September will be a decisive month for the industry as litigants in a lawsuit seeking to overthrow the FDA’s so-called deeming rule regroup in light of recent policy changes and the agency's new leadership, according to a tobacco-conference panelist.

In late July, the U.S. Food and Drug Administration, under new commissioner Dr. Scott Gottlieb’s guidance, issued several directives that pushed back critical new-product application deadlines for cigar and e-cigarette manufacturers. The move possibly altered some factors involved in the case, said Daniel Trope, director of federal government affairs for the International Premium Cigar and Pipe Retailers Association (IPCPR), Washington, D.C.

Before about 350 attendees at the Smoker Friendly Conference and Tobacco Festival in the Denver area on Aug. 25, Trope said the court gave both sides time to see how the new directives issued on July 28 affected their positions. The IPCPR, along with several other associations and trade groups, still believe many of the complaints in their original 2016 lawsuit stand, including the argument that the rules amount to taxation vs. a lawful user fee, as well as how the FDA failed to conduct a required impact analysis of its final regulations.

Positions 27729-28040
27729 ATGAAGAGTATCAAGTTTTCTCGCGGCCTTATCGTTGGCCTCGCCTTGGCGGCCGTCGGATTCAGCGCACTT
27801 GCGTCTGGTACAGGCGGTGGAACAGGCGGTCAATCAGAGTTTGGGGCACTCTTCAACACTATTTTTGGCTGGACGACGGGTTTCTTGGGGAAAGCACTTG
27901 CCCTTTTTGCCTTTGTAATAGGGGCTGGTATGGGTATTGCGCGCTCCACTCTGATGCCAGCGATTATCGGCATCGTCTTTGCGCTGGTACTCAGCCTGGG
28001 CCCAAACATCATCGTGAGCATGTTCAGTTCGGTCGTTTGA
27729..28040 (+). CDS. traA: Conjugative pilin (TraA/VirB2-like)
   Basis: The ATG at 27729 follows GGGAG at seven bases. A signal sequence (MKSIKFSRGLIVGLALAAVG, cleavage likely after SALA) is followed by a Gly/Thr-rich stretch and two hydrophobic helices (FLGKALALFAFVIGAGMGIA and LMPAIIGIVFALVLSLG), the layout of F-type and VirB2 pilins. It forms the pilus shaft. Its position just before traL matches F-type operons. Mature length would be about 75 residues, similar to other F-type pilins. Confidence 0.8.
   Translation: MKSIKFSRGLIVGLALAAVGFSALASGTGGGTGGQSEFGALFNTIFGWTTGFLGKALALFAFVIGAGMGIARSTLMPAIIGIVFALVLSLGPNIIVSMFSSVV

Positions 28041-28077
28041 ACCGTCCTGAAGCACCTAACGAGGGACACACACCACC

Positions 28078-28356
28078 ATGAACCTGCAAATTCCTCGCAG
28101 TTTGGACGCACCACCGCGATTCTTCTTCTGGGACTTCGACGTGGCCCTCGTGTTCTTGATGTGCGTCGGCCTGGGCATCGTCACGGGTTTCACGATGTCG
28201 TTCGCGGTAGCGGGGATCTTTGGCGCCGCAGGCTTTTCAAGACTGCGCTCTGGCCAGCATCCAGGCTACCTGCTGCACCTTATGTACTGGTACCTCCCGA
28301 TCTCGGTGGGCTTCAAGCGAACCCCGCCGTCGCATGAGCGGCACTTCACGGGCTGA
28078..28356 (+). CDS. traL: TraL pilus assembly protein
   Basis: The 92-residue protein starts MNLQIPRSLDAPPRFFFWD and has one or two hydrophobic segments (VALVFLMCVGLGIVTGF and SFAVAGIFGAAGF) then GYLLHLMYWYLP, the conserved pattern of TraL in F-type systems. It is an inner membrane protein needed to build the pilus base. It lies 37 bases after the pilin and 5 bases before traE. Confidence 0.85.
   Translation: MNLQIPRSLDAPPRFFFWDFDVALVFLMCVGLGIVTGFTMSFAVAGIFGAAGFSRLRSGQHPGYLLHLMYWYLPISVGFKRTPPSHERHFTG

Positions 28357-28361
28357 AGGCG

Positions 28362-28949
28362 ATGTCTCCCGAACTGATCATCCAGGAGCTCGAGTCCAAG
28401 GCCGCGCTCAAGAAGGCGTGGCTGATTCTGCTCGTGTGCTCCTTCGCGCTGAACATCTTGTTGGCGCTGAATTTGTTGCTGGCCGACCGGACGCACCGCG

Another speaker on the panel, Thomas Briant, executive director of NATO, Minneapolis, said the FDA does not have a strong track record in the courts. “They tend to overreach,” he said.

In addition to the legal update, Trope shared several legislative measures moving through the U.S. House of Representatives and the Senate that could allow for additional reprieve, some of which carve out premium cigars from the jurisdiction of the FDA. Some are stand-alone and others are tied to the Agricultural Appropriations Bill, which is making its way through the legislative process.

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